Sunday, January 12, 2014

Performance Review 2013

A pretty good year overall with a return on 17.3%. Remember folks that I am leveraged and hedged. Don't try this at home, and remind yourself that an absolute return strategy shouldn't be benchmarked against the main indices (even though I'm going to do that below), because I should be able to generate these numbers even if the market is negative. Well that's the theory anyway.

Interested readers can see exactly what I am holding via my Motley Fool profile. I update it regularly.

As usual the graph of total return since inception in November 2009. The blue line is me, the red line is the S & P 500.  The NAV starts at a 100 so I am up 187% while the S & P 500 is up 79%.


I'm pleased with this performance. It works out to around 30% per annum, and that's not bad for a hedged portfolio in a bull market. Needless to say, I have lost a small fortune in shorting the index, but I have put myself in a psychological framework to make a smaller fortune on the long side by doing so. And I believe I am preparing myself for the possibility of a bear market and how to make money in it. Theoretically at least!

It's bizarre. I have a good set of academic and professional qualifications, an IQ of 147, a genuine hunger for achievement, a love and passion for investing, and-at the very least- some demonstrable ability at it. However, I find myself bereft of any social support or backing, and in truth, it has always been thus. I'd like to say that this has more to do with the investment industry than it does with me, but who knows? Maybe, I was just born as a maverick.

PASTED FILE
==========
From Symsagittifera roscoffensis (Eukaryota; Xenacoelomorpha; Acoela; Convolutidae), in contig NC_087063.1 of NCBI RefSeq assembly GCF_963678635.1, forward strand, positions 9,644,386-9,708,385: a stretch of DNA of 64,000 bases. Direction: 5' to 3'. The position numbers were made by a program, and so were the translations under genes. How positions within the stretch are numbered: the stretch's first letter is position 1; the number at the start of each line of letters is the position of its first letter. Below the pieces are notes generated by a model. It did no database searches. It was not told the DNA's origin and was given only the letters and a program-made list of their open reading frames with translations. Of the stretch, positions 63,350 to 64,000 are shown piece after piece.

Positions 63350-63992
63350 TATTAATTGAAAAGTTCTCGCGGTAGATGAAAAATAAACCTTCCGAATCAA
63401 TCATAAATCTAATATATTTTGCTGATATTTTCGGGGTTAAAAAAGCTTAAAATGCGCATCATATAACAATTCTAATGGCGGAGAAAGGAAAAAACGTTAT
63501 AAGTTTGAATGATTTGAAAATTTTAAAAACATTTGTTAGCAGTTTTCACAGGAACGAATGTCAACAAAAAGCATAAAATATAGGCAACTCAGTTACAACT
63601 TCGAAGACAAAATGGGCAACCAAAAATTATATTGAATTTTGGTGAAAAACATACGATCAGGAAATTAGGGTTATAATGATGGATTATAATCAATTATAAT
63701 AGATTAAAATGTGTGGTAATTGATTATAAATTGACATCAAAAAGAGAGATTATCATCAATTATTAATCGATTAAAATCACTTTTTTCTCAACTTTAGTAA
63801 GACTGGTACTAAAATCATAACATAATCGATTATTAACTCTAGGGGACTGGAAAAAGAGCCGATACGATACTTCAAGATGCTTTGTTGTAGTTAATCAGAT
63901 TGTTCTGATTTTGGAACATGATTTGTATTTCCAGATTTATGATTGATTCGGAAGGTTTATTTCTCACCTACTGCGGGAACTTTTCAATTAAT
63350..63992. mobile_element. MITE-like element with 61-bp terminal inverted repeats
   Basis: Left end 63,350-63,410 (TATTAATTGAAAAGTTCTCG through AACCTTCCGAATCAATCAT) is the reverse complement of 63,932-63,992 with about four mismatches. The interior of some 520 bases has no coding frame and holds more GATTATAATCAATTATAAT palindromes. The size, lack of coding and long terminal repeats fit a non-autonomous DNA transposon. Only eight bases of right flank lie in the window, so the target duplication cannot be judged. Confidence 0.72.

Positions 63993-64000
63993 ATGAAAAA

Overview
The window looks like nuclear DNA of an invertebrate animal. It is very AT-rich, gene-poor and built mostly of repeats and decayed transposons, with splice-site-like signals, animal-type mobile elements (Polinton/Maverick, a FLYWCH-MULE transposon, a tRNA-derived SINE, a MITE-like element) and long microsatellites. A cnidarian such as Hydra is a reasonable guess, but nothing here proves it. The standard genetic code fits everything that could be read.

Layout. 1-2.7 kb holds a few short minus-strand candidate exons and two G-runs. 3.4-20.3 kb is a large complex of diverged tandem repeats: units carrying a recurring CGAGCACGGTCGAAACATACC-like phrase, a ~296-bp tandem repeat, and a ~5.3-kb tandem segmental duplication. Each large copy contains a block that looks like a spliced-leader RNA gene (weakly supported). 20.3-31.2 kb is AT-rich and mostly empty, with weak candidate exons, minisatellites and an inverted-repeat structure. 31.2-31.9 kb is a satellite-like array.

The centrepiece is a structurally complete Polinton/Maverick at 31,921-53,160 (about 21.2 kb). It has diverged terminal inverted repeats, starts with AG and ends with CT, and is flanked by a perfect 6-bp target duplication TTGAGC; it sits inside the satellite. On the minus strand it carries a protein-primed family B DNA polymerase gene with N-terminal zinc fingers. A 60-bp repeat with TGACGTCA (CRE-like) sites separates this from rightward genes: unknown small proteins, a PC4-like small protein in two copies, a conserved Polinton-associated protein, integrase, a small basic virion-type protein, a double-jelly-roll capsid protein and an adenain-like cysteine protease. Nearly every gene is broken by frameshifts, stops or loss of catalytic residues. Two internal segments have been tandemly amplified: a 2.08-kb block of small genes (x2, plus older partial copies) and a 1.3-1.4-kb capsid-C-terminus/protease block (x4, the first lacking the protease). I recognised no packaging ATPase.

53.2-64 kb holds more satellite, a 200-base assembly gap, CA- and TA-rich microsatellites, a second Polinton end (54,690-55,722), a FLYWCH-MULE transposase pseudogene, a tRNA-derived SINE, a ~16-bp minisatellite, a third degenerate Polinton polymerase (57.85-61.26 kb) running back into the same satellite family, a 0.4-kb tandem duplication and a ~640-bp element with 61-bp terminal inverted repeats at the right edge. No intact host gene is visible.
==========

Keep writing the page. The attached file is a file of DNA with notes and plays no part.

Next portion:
I no longer care to argue the toss, my path is set. I'm lucky enough to get to travel in Eastern Europe, meeting interesting people, having adventures and catching up on so much of the life I missed out on while I was desperately trying to break into the financial services industry in London. I failed in London. Or maybe, London failed me. No matter, the end result is the same.

However, I do care to dispute the notion that the financial services industry is populated by people who are being tested, and toughened up, by having skin in the game. It is not. And it is definitely not the survival of the fittest, because I'm still standing and earning money while toughing it out. Meanwhile the halfwits without skin in the game, and who demonstrably do not know anything about managing risk or generating returns, are earning millions.

And trust me, I tough it out. I operate alone. Me, foreign countries, a netbook, a coffee shop, and that's it. No social support network, no research team, no big fat salary at the end of the month. Nothing.

I digress.

The greatest piece of investment advice that anyone receive is to enquire of a potential investment manager, how much he has invested in what he is peddling? This will wheedle out the charlatans soon enough. You wouldn't hire a plumber if you go to his house, and find pipes leaking everywhere. So why should you give money to a collection of kids-in-suits just because they operate out of an impressive building?

Apologies for the stream of consciousness. Sometimes it's nice to let this stuff out.

For those that know and care....


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